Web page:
The result is a compelling conclusion, that nobody, not even the producers could predict. "We did plan to juxtapose the contrasting paths in pursuit of success on the world stage, but like any good documentary we had to put preconceptions to one side and allow the story to grow organically," Simon Laub, producer of the film, said: "We couldn't have scripted the way that everything turned out - reality in this case was simply stranger than fiction."

The message of this film goes far beyond the story-line though, as it takes an intricate look at the issue of trafficking and the risks that aspiring footballers, particularly from Africa, face. A significant portion of the picture is dedicated to talking to and following Jean-Claude Mbvoumin, a former Cameroon international, who founded the organisation Foot Solidaire, which aims to assist players who find themselves victims of fake agents, like Ndomo was.

During his playing days, Mbvoumin was struck by the number of young players from Africa that contacted him, asking for assistance. "I had kids as young as 13 or 14 years old getting in touch with me. What was really shocking was too see how many of them had come to France from Africa and nobody cared about them," he told ESPNsoccernet. "Once they were brought here and abandoned, no football body looked after them, they were left on the streets."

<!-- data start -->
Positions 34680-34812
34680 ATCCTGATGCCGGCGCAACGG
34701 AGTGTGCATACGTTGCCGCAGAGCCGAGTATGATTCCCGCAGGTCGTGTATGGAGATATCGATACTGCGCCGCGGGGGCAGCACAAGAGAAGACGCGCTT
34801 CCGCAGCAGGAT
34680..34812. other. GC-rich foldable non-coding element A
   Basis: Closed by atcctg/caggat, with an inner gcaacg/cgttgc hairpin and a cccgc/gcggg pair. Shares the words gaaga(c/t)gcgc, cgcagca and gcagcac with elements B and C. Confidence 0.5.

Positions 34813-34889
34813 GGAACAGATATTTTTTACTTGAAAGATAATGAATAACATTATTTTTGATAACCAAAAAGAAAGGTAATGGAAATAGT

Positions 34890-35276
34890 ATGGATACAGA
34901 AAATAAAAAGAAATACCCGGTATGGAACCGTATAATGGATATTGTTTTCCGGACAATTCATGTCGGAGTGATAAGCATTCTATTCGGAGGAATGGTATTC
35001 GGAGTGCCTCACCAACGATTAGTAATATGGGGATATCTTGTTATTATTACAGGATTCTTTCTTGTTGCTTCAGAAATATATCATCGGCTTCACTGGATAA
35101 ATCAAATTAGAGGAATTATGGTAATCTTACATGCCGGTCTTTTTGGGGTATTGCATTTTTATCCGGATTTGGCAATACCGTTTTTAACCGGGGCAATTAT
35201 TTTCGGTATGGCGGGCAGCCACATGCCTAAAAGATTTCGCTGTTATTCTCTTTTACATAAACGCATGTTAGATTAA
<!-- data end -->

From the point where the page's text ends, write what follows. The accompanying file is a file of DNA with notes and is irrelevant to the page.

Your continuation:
Mbvoumin has made it his job to facilitate these players' return home, as he did with Ndomo. It's a particularly difficult task because of their fear of being labelled failures, especially since their families have had to make huge sacrifices for them and would likely not welcome them home with nothing. "It's not easy to convince them to go back," Mbvoumin said. "I try to talk to the family first and in Ndomo's case I even went to meet his father and helped him find a team to play for in Cameroon."

An important part of Mbvoumin's work is ensuring that these players are not lost to the game, because many of them become demotivated and even traumatised by their experience in Europe. In order to keep them playing football, he claims it is vital to get them back to Africa as soon as possible: "If they stay too long in Europe, their football is dead.''

Sending them home, hopeful of still forging a career in sport also assists in carrying the message to other young players that they should be wary of fake agents. "Once they get to Europe, it's too late," Mbvoumin said. "The main prevention must take place in Africa. I want to get information centres running so that when a kid or a family is approached by an agent they can go to the centre and find out if he is a real agent or if they have been lied to."